BCIT Machinist alumna Chelsea Barron says her driving inspiration in life was her grandmother Angelina, who hunted on horseback, was a residential school survivor, and a fierce mother of nine children. Chelsea, a member of the Tsilhqot’in (Chilcotin) Nation, is a Red Seal Machinist and, after working in the industry for eight years, is now BCIT Machinist Faculty. “When you think about the traditional background for Indigenous peoples, you see how similar it is to an apprenticeship,” she explains. “My family and relatives grew up in an apprenticeship way of life that was passed down to me. They showed us how to build, fish, hunt. It is a traditional way of growing up and learning in the community.” Chelsea is leading the next generation of women in trades. Learn more about Chelsea and the renovations going on at BCIT’s Machine Shop by watching the video.

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3 thoughts on “Honouring and amplifying Indigenous voices this Indigenous History Month”

  1. My name is Curtis Wright, I am part of the Squamish Nation as well a a BCIT Alumni. I came to the Burnaby campus in 2003 after speaking with members of the Indigenous Department. I enrolled in a 6 month diploma program which at the time was called “Electricity & Industrial Electronics for Aboriginal People” this program ultimately got me interested in starting my electrical apprenticeship. I completed my first 3 years of apprenticeship at the Burnaby campus then finished my 4th year at Okanagan College. Upon my program was completed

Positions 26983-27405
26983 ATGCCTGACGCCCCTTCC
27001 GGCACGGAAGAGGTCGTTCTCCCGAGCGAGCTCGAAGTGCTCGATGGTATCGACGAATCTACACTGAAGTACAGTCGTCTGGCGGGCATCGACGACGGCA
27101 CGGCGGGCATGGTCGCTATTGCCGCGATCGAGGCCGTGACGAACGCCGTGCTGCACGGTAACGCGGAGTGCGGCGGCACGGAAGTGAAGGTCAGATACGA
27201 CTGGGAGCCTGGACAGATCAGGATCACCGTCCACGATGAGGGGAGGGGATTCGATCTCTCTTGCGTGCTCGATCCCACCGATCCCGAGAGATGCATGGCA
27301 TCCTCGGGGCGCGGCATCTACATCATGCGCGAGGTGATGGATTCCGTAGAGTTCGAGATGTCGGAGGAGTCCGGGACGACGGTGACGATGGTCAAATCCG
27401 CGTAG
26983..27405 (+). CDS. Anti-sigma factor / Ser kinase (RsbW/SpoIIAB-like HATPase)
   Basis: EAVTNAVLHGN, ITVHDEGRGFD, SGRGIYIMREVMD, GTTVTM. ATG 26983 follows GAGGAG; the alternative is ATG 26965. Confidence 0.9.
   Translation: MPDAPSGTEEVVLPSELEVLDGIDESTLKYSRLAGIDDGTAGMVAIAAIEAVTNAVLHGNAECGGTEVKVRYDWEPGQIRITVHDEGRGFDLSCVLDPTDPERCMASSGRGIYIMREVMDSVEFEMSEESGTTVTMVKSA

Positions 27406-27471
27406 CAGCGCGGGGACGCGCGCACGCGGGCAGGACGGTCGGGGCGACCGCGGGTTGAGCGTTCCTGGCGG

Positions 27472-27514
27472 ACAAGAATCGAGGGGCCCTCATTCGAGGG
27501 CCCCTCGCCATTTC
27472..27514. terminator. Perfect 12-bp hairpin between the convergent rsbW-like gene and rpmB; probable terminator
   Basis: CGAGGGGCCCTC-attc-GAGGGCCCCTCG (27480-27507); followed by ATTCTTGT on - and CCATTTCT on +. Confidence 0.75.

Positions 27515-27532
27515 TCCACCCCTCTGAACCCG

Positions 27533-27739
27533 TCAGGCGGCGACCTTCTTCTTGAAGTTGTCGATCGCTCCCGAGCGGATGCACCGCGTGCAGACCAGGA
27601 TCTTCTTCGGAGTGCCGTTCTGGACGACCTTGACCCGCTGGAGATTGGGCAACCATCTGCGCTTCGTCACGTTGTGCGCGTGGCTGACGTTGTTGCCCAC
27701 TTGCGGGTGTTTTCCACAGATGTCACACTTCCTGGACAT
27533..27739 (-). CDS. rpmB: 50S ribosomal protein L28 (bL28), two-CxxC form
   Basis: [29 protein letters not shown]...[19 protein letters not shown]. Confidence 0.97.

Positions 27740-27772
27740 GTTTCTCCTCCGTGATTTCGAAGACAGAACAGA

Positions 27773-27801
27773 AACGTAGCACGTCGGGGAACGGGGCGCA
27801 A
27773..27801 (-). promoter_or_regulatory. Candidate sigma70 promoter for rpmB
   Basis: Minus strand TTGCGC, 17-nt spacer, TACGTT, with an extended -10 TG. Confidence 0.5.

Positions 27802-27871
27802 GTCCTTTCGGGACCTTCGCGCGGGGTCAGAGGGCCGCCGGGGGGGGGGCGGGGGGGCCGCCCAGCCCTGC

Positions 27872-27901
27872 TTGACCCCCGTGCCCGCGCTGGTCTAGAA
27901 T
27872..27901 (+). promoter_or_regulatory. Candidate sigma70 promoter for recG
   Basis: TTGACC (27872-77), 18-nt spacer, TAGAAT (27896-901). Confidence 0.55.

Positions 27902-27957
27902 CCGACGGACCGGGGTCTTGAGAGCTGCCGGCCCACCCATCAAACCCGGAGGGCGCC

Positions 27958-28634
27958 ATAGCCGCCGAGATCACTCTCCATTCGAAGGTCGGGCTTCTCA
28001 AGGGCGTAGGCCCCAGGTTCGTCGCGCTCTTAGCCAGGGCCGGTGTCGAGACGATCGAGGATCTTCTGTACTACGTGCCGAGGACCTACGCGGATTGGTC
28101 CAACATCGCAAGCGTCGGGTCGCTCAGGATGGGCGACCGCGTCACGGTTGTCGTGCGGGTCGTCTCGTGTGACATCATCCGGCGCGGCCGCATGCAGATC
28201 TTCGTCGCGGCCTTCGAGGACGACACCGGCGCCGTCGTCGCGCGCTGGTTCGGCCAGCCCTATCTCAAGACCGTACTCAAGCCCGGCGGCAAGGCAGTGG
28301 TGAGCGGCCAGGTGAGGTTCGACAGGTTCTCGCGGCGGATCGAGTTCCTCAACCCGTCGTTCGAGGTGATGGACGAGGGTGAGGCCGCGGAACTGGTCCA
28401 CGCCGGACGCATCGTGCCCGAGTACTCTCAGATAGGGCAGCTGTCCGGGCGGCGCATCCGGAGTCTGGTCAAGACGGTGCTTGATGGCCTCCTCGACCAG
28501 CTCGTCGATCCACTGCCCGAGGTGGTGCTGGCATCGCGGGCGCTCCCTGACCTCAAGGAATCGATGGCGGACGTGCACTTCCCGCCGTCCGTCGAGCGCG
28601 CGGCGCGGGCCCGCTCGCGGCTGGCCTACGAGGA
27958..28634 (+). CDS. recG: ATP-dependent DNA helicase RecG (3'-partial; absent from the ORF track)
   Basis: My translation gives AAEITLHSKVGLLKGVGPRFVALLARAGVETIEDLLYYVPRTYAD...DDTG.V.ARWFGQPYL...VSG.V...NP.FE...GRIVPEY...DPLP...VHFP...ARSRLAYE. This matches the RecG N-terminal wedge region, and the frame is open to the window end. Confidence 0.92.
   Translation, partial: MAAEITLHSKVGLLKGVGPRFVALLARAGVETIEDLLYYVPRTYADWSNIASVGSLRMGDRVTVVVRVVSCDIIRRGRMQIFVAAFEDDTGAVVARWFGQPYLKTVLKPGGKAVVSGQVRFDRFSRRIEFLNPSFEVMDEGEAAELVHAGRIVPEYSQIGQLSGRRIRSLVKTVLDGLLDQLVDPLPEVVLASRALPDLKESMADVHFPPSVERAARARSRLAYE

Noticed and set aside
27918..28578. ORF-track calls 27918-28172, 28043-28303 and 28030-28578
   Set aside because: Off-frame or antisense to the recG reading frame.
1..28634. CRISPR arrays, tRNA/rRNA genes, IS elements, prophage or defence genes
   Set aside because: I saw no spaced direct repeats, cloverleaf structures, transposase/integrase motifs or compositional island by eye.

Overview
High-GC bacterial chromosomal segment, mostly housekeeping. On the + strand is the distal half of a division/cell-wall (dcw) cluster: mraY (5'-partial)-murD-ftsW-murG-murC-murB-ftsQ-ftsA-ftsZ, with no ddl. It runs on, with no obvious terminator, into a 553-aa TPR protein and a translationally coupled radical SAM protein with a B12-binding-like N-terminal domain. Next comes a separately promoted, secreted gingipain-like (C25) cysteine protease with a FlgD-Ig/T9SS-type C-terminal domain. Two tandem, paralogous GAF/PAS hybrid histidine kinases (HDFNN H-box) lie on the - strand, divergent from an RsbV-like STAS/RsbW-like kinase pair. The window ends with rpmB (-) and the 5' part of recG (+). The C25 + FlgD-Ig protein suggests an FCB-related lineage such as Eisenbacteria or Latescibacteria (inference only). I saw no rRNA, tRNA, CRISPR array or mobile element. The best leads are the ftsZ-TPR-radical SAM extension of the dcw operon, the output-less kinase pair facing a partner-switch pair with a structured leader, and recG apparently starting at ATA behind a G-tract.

I obtained my Red Seal electrical ticket in 2009. I owe a lot to the people of the Indigenous Department for helping me through the process of finding a career that interested me as well as helping me with the school enrolment. I try to share my story with other Indigenous students to show them that the trades can provide you with a full filling career and that BCIT is a great institution to get you started down the right path. I give many thanks to BCIT and its helpful staff and associates.

    • This is awesome to hear of your experience, Curtis. I was part of the team at BCIT’s Aboriginal Programs and Services back in 2003 along with Joanne Stone Campbell, Leanne Joe, Celeste Spinks, Elder Bob George, Elder Rose Point, Gerry Oleman, and others. This program was the brainchild of Brenda Ireland, who worked tirelessly to get Indigenous students into trades and technology programs at BCIT. Warms my heart to hear of your experience. Kim Cameron

  2. I wasted my first 2 years at Langara College when Department of Indian Affairs and Northern Development tried to make us Native students give up on our post secondary education and career goals. Then I attended for 2 more years and got the pre-requisites for the Forestry program then transferred to BCIT. I got accepted into the Forestry program at BCIT in September 1977. I instinctively knew that the students were going to close me off but I told myself that I was going to get a career and nothing was going to stop me! Then I failed there 2 times for medical reasons but I wouldn’t give up because I got so close to finishing that it would have put all those years to waste! Then I applied what I learned about life during the hard times to saving another Aboriginal from suicide and getting her a career. Because I did that we helped her youngest brother get a career too!